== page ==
Fig. 5: Sample size and sampling strategy for reported associations.
figure 5

a, Sample size vs sampling methods for variables of trust, knowledge, participation, exposure and expression. Each dot represents one measurement, colour coded according to the direction of the reported association. b, Sample size vs sampling method for variables of hate, polarization, populims, network homophily and misinformation. c, More detailed breakdown for the same varibales as in a of sampling methods and their respective counts of reported associations and their direction. d, Breakdown of sampling methods and counts of associations for the same variables as in b.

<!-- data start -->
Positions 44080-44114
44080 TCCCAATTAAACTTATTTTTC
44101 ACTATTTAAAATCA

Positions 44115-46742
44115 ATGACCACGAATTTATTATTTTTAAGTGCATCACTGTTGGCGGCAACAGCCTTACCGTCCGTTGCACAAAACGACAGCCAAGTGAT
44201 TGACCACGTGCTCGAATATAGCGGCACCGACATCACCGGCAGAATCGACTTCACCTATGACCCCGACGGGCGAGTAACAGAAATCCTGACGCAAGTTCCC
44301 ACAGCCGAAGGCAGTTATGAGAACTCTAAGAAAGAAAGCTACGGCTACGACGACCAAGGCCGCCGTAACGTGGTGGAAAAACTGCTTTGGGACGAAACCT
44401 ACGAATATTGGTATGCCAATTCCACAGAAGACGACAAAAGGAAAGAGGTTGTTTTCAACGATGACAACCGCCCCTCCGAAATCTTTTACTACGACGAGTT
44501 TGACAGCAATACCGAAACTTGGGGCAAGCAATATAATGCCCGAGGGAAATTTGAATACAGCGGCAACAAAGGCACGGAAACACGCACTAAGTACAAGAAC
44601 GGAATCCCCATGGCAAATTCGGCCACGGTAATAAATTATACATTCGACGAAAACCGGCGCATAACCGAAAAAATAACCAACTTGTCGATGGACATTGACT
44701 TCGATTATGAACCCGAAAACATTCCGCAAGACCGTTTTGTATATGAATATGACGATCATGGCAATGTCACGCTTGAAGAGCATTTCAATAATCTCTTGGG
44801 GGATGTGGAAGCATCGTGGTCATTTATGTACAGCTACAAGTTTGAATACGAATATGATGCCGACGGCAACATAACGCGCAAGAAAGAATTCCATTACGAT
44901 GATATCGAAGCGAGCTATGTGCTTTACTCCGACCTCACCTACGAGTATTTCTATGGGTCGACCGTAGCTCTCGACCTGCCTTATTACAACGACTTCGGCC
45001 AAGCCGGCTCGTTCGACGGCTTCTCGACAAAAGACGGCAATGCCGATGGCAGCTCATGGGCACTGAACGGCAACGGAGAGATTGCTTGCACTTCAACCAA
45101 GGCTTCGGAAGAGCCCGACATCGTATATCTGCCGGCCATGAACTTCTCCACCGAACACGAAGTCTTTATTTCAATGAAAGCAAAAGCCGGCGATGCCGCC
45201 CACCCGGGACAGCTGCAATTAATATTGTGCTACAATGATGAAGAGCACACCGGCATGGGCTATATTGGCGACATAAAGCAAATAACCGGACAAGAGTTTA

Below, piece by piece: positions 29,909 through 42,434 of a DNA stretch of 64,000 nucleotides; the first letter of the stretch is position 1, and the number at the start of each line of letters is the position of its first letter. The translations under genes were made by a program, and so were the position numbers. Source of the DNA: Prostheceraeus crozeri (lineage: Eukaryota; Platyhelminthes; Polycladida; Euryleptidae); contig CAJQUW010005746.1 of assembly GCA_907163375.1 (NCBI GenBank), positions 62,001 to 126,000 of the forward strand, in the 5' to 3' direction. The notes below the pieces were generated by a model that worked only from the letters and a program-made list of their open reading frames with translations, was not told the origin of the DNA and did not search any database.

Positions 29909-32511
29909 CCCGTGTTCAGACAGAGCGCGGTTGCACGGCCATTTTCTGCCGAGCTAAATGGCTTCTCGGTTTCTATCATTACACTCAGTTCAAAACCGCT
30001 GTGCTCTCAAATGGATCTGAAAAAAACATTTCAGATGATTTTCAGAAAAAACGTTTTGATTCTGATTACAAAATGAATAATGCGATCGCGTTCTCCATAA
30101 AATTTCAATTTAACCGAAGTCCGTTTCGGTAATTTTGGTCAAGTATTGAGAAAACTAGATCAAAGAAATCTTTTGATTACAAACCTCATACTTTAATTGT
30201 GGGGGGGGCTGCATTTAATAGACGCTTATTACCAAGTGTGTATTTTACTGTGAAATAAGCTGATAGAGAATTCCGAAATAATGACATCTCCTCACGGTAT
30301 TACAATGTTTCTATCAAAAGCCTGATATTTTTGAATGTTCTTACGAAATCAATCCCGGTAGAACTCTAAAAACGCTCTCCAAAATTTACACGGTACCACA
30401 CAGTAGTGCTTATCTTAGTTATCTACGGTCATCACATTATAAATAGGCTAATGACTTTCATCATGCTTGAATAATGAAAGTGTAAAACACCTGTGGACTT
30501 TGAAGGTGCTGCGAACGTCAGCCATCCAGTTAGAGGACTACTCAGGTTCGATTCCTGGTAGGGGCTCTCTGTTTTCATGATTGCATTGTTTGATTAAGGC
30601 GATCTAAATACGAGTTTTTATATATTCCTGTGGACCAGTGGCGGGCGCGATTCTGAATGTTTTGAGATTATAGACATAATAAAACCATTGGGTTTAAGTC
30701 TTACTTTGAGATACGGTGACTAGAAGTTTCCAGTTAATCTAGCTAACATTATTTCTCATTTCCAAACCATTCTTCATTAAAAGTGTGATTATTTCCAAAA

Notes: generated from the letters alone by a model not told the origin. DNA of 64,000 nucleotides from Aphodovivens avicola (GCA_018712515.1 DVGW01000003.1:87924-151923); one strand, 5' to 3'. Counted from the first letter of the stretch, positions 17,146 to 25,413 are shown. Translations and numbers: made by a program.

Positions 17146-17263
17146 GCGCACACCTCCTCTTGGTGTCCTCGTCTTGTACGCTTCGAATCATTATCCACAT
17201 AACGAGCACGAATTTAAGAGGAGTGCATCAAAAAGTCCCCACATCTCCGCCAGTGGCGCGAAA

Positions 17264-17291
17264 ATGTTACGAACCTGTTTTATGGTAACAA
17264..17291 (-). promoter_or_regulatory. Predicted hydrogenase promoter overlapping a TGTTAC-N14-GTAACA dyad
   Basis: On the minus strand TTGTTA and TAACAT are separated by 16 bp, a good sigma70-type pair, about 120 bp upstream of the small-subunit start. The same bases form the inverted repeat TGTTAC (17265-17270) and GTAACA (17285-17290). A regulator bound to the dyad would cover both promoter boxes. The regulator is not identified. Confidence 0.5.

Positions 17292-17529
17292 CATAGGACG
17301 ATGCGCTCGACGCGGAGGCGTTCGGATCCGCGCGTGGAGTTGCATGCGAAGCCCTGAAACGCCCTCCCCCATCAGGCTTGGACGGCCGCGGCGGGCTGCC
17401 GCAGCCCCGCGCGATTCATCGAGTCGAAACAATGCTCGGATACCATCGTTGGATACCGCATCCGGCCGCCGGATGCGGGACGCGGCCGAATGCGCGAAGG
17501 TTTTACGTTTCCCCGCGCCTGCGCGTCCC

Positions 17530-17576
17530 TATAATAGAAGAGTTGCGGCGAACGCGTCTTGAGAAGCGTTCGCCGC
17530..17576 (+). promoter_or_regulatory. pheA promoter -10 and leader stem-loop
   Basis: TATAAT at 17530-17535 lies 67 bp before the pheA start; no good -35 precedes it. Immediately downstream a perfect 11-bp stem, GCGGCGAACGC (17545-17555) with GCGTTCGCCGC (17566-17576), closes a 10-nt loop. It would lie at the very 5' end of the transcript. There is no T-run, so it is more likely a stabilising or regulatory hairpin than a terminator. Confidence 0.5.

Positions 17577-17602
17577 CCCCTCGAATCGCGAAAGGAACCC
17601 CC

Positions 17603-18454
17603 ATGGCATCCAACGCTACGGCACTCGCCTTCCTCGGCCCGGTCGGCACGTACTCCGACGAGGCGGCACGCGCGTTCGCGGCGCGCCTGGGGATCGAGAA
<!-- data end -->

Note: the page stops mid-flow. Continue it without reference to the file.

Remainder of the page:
We found relatively few null effects for some variables. This could be accurate, but it could also be driven by the file-drawer problem—the failure to publish null results. To examine the extent of a potential file-drawer problem, we contacted authors via large mailing lists but did not receive any unpublished work that fitted our study selection criteria. Regarding possible risk of bias, we found that only in 143 out of 354 measurements did authors clearly communicate that no conflict of interest was present (beyond the usual funding statement). However, we did not find a striking imbalance in the distribution of reported associations between those articles that did not explicitly state competing interest and those that did. Of the few associations for which conflicts of interest were stated, 4 pointed in beneficial, 3 in detrimental and 2 reported lack of directionality. In only 79 of 354 measurements did the researchers use open data practices. Considering articles that reported detrimental associations, we did not find a clear difference in the directions between those with and without open data. However, considering articles that reported beneficial outcomes, the numbers of positive findings in the studies without open data are relatively much larger than for the open science studies. Namely, 103 beneficial and 33 detrimental associations were reported in those without open data, while 19 beneficial versus 14 detrimental were reported in studies with open data practices. This observation might be due to the large number of survey-based studies about participation, which often do not follow open data practices. Even fewer of the studies in our sample were pre-registerd, namely, 13 of the 354, where 9 reported detrimental associations, only 3 reported beneficial associations and 1 found no direction of association. To shed light on other potential biases, we additionally examined temporal variations in the directions of reported associations and found, besides the general explosive growth of studies in this domain, a slight trend towards an increasing number of both detrimental directions and null effects over time (Supplementary Fig. 4). At the author level, there was no clear pattern in the associations reported by those authors who published the greatest number of articles in our sample; several authors variously reported detrimental and beneficial effects as well as null effects, with a few exceptions (Supplementary Fig. 5). Their co-authorship network in Supplementary Fig. 6, split for the two types of outcomes measures, shows some communities of co-authors; however, no clear pattern of preferred direction of reported association can be spotted. Overall, we did not find evidence of a systematic bias in either direction driven by temporal trends or particular authors.